Matt Roller is an assistant editor at ESPNcricinfo. He tweets at @mroller98
Cameron Delport, the globe-trotting top-order batsman, has declared his intention to play for South Africa in the 2021 T20 World Cup if he is unable to continue playing as a local in England.
Delport has been a regular on the T20 franchise circuit throughout his career, and has used a UK ancestral visa to play as a non-overseas player in county cricket since 2016, when he signed a contract with Leicestershire.
When the UK's transition period with the European Union ends on December 31, Kolpak registrations will be voided, but Delport - and Dane Vilas, the Lancashire captain who also holds an ancestral visa through his wife Pippa - is unclear whether he will be able to fulfil the final year of his Essex deal next summer.
He was also due to appear as a local player in the Hundred after picking up a £50,000 deal to play for Birmingham Phoenix in last year's draft, before the tournament was postponed due to the covid-19 pandemic.
"The situation is that there's been no answer from the ECB, or anyone," Delport told ESPNcricinfo. "I've tried with my agent to reach out to them, and we're working with the PCA. There are two ways for it to play out: either I'll see out the contract, or the other option is that I won't be able to play as a local and I'll have to be an overseas player.
"I was really looking forward to the Hundred, too, where I would get to play as a local. It's been a bit frustrating, because you want to plan for the future, but if I can't play as a local then so be it: I'd definitely want to put my hat in for the Proteas because I'd be eligible for South Africa again. My first option is still to play in the UK, but we'll have to see."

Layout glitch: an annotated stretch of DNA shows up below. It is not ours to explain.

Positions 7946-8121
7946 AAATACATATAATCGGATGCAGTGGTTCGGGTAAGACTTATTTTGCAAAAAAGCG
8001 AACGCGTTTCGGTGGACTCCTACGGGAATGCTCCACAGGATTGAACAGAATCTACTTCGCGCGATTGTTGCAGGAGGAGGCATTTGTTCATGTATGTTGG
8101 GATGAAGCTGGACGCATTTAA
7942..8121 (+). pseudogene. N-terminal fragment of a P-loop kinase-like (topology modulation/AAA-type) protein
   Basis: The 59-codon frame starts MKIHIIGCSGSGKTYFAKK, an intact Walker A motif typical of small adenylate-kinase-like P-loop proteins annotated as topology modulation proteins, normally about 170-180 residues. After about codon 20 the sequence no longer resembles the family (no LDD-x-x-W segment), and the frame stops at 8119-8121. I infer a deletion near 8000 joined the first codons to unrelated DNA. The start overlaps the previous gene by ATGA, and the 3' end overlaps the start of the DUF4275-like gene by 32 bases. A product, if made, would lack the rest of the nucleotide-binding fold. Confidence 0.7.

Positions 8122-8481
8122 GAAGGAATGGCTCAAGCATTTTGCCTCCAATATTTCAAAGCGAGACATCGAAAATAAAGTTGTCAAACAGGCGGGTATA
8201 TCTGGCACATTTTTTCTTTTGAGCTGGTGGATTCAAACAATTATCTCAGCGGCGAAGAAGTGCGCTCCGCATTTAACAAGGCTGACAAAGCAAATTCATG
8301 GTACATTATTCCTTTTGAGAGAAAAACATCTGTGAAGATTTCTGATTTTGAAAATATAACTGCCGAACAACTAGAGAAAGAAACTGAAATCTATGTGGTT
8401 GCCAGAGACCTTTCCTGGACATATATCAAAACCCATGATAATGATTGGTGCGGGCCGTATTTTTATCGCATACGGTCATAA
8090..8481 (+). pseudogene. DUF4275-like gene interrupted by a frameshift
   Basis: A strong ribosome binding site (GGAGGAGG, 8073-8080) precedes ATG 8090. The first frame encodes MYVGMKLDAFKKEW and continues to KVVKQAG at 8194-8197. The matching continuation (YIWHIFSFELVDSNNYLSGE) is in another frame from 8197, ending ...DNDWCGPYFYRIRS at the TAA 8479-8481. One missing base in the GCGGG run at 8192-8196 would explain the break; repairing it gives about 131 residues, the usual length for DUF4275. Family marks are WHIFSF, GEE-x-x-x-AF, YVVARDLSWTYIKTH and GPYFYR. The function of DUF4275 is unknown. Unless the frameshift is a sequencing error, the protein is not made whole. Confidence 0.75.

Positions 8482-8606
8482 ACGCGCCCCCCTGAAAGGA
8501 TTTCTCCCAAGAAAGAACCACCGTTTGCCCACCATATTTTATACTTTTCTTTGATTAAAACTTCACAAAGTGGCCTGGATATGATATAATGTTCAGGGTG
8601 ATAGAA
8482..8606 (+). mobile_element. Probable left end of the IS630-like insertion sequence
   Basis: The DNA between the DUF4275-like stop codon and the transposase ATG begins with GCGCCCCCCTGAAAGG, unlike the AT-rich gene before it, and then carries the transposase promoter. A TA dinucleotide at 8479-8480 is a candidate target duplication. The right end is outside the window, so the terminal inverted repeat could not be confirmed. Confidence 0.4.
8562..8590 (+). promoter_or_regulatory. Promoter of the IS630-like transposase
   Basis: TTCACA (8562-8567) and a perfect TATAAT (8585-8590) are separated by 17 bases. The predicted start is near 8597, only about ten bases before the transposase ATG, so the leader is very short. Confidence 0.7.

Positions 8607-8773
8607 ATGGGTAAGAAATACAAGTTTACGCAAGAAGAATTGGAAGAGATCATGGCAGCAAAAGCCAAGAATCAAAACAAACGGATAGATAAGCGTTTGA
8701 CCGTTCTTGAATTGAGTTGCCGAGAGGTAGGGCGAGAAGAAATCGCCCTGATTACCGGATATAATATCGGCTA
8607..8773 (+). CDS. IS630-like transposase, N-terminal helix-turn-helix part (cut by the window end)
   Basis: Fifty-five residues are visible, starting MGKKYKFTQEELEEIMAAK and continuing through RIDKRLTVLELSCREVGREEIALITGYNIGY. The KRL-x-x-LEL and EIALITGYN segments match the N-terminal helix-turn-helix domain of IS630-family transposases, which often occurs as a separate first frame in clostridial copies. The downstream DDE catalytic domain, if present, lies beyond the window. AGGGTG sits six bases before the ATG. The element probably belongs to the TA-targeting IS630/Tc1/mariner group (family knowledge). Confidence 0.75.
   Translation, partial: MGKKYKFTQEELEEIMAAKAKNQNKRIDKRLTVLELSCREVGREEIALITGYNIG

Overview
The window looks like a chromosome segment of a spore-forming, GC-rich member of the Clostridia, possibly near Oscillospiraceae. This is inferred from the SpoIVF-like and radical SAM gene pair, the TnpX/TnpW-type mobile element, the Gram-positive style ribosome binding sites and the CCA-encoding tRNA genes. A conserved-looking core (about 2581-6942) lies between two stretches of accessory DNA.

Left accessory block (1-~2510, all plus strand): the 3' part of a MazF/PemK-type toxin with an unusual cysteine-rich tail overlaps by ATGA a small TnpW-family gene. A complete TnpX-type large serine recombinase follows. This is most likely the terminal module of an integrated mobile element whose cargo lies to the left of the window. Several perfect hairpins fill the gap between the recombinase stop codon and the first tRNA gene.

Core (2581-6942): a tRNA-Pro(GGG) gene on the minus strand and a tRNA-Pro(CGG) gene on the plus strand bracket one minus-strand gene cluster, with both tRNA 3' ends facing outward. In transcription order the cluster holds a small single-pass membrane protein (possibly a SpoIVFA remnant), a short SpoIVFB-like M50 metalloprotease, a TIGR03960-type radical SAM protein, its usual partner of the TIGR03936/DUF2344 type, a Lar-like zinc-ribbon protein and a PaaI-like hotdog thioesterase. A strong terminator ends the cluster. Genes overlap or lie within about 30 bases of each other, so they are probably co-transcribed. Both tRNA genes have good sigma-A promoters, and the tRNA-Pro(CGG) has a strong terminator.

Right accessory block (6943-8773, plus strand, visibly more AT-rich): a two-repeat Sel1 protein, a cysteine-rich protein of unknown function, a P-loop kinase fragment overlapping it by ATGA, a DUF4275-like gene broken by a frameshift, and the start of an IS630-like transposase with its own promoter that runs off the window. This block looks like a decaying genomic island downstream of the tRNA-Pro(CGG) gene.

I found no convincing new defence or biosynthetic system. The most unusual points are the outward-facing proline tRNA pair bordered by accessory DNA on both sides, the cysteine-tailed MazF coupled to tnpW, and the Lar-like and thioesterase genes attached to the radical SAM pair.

Delport also revealed that he has spoken to Graeme Smith, CSA's director of cricket, and Mark Boucher, South Africa's head coach, about his chances of a recall, and has been told to keep putting performances in around the world.
"They said if I'm available, then I've still to score the runs, and I communicated to them that I don't want an easy route in. I won the Mzansi Super League last year with Paarl Rocks, and I've been in the top run-scorers in it.
"I think they do keep an eye on me playing in leagues, and I'm playing against international players - I haven't gone and sat on the bench, I'm racking up the games and experience now. There's been a few conversations, and we'll see how they plan.
"The policy in South Africa is that if guys do well in domestic cricket, they'll get an opportunity. If it doesn't happen, it doesn't happen, but at least I'd know that when I do eventually retire that I've had a good crack at representing my country. I don't want to hold any regrets on that."
Delport's international ambitions would have seemed unlikely four years ago, when his domestic contract with the Dolphins franchise was not renewed due to what he labelled "administration problems". He played in a triangular A-team series in 2015 and represented the Emerging Players side earlier in his career, but admitted he was never more than a "fringe player".
"It was one of my goals when I was a youngster, to play for the Proteas," he said. "I had my opportunities in South Africa - I got contracted straight out of school in 2008 and played until 2016, but when I lost my Dolphins contract I pretty much had nothing to fall back on.
"That led to the route of playing in all these leagues, being in the top run-scorers in them, and that's definitely boosted my confidence. I'd definitely like to have a crack at it. I don't want an easy way in: I need to score the runs and put my performances in. But with the T20 World Cup being delayed, why not have a good go and put some pressure on the current squad members?"